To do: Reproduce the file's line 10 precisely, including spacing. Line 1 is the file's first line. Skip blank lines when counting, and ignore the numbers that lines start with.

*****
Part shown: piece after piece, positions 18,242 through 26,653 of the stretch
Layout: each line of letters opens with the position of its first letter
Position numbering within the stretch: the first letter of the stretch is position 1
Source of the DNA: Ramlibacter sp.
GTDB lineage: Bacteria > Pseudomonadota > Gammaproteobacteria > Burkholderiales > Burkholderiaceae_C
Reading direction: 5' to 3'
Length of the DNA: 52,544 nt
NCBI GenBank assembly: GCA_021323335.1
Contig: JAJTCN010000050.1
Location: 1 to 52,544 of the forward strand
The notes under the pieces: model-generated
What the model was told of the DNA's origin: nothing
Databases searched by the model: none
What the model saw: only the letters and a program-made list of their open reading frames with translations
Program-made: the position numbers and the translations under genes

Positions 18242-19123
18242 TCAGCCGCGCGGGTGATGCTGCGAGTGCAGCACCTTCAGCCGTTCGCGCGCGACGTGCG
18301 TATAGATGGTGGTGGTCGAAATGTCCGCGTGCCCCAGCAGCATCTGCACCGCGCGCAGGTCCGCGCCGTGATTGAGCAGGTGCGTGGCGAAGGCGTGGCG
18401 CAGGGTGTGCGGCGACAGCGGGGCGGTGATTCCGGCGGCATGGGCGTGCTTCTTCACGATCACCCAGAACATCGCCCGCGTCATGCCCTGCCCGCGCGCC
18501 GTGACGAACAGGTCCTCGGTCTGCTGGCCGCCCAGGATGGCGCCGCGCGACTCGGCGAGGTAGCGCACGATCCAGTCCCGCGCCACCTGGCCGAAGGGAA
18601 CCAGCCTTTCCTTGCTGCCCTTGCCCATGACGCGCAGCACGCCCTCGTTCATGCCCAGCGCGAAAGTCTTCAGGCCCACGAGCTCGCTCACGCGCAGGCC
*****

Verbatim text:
Location: 1 to 52,544 of the forward strand